Half-True
Kirkpatrick
Says Sen. John McCain "has taken more money from Wall Street than any other sitting senator."

Ann Kirkpatrick on Monday, October 10th, 2016 in a U.S. Senate debate

Has John McCain taken the most Wall Street money of any sitting senator?

U.S. Rep. Ann Kirkpatrick, Sen. John McCain's Democratic challenger, claimed he has taken the most Wall Street money of any sitting senator.

The first and only U.S. Senate debate between Sen. John McCain and his Democratic challenger, U.S. Rep. Ann Kirkpatrick of Flagstaff, featured plenty of partisan finger-pointing.

McCain accused Kirkpatrick of standing with Hillary Clinton while Kirkpatrick lobbied the same attacks, wondering why it took the senior senator so long to renounce Donald Trump.

"You know, there was a day John McCain was a maverick and would stand up to his party," Kirkpatrick said during the Oct. 10 debate. "Now, he has taken more money from Wall Street than any other sitting senator."

This claim against the 2008 Republican presidential nominee jumped out at us.

We have heard similar Wall Street-related attacks this presidential cycle.

Just last month, Trump claimed Clinton has received "$100 million from Wall Street and hedge funds." We rated it False, because the number is closer to $64 million.

And in March, Clinton said President Barack Obama took more money from Wall Street during his 2008 campaign "than anybody ever had." We rated it Mostly True -- Mitt Romney eventually broke the record in 2012.

We wondered, has McCain been in the pockets of Wall Street?

The contributions

Kirkpatrick campaign spokesman D.B. Mitchell pointed us to their analysis of campaign contributions from the nonpartisan Center for Responsive Politics.

As we’ve noted previously, the center considers the "securities and investment" category as the most Wall Street-centric.

Kirkpatrick’s camp also included contributions from the "commercial banks" and "miscellaneous finance" categories. We should also note that these contributions do not come from the firms themselves, but individuals.

Here is how the numbers stack up:

 

SECURITIES & INVESTMENT

MISC FINANCE

COMMERCIAL BANKS

TOTAL

JOHN MCCAIN

$12,665,118

$6,495,872

$2,844,073

$22,005,063

CHARLES SCHUMER

$12,616,062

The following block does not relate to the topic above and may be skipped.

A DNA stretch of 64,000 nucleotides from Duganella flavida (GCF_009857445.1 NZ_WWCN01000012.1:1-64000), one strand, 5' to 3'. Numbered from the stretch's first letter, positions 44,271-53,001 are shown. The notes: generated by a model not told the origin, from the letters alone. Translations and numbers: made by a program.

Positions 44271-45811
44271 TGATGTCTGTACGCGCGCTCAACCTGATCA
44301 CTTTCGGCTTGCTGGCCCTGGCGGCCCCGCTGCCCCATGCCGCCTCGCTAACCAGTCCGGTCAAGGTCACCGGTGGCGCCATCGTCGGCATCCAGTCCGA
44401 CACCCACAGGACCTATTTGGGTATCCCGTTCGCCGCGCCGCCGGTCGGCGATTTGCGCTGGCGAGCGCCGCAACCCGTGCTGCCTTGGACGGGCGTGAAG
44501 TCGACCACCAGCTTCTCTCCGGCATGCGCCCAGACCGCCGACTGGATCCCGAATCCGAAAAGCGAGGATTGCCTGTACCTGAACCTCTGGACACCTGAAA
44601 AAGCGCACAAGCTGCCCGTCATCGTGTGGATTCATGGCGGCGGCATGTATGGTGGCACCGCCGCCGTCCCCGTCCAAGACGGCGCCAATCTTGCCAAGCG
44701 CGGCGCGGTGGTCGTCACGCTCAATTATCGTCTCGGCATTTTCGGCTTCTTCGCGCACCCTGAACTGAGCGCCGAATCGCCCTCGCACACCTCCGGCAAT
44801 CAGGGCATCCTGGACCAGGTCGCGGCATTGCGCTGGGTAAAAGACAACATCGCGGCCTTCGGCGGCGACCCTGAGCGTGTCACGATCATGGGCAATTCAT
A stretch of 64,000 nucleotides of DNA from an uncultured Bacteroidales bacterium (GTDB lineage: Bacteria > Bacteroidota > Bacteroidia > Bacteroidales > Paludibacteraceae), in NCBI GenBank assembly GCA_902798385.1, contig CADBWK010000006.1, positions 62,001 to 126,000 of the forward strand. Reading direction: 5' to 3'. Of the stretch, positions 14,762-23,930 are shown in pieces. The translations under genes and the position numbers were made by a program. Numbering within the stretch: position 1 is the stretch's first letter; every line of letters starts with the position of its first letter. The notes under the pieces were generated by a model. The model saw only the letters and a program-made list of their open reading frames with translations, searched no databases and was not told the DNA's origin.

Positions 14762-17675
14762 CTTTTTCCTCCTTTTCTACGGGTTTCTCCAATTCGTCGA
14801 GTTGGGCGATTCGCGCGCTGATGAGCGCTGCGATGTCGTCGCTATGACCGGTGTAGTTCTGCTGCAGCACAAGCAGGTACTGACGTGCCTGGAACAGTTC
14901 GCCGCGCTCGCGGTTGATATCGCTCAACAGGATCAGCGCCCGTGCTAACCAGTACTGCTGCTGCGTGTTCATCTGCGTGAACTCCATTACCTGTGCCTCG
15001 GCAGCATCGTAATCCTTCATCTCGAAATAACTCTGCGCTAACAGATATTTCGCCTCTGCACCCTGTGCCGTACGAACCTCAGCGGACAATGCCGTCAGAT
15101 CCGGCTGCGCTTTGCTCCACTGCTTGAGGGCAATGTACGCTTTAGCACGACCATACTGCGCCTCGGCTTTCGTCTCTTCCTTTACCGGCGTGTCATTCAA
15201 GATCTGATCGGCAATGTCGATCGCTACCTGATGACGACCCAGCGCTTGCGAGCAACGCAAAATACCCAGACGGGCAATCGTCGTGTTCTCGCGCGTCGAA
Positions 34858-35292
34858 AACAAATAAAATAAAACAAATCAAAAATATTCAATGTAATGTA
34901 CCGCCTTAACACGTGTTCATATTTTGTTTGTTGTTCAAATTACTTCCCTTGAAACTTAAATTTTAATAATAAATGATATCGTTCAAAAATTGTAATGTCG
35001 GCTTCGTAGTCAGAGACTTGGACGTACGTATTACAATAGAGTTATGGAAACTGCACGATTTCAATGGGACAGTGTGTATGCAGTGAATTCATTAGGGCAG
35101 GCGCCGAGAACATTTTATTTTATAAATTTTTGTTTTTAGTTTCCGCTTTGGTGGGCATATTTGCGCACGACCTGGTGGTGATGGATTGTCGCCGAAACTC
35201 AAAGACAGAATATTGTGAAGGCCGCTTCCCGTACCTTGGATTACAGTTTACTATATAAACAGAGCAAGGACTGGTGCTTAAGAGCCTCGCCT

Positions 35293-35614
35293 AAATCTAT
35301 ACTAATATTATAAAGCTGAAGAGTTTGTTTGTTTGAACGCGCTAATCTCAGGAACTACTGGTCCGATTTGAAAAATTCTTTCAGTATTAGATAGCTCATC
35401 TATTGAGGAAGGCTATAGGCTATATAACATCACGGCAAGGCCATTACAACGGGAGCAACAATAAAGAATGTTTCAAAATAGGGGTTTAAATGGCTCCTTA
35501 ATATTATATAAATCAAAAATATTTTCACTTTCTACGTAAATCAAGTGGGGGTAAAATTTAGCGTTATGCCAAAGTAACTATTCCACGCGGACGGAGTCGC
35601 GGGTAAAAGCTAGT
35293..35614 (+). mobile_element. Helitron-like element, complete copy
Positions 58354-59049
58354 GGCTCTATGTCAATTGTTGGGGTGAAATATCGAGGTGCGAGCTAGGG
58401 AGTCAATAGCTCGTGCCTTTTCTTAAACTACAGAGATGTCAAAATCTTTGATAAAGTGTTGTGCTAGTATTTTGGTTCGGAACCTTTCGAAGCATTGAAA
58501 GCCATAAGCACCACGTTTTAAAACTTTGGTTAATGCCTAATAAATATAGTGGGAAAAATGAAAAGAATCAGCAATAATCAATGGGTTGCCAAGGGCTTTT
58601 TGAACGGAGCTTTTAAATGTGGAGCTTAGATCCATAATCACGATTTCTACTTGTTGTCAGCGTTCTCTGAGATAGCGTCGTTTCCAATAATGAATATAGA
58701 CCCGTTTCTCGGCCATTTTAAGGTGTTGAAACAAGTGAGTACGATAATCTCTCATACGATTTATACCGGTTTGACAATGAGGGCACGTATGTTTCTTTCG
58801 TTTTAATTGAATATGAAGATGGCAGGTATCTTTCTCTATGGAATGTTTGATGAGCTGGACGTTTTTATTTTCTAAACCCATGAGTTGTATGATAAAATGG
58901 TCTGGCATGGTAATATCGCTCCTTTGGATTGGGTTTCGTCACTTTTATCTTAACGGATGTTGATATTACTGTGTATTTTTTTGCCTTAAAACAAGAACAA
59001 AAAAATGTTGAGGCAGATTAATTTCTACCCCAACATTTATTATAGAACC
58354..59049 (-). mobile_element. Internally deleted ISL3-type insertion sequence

$1,832,371

$1,609,677

$16,058,110

MITCH MCCONNELL

$4,119,160

$1,204,439

$1,269,839

$6,593,438

 

McCain, who was elected to the Senate in 1987, does appear to have taken the most contributions -- more than $22 million -- from Wall Street.

But, there are some caveats.

Presidential fundraising

McCain campaign spokeswoman Lorna Romero said the numbers are skewed because they include contributions made during the senator’s 2008 presidential run.

She noted that he is the only current member of Congress to win his party’s nomination.

"That’s a different level of campaigning and fundraising," Romero said.

That’s fair because, overall, Obama and Clinton have taken the most money from Wall Street, former senators with presidential runs in their own right.

According to Viveca Novak, a spokeswoman with the Center for Responsive Politics, McCain received more than $19 million from Wall Street during his presidential run.

"For his presidential campaign, he received $10,804,533 from Securities & Investment, $5,902,217 from Misc Finance and $2,372,700 from Commercial Banks," she said.

Michael Traugott, a research professor at the University of Michigan, said Kirkpatrick’s claim is misleading.

"Taking into account contributions across a career would be a misleading comparison with other U.S. senators who have not served for the same length of time or been a presidential candidate," Traugott said. "I think those qualifiers should be taken into account."

Our ruling

Kirkpatrick said, "(McCain) has taken more money from Wall Street than any other sitting senator.

The numbers are on the mark, but need clarification. McCain ran for president in 2008, which does involve a higher level of fundraising.

Excluding his presidential run, the senior senator has taken significantly less money from Wall Street.

On balance, we rate her claim Half True.

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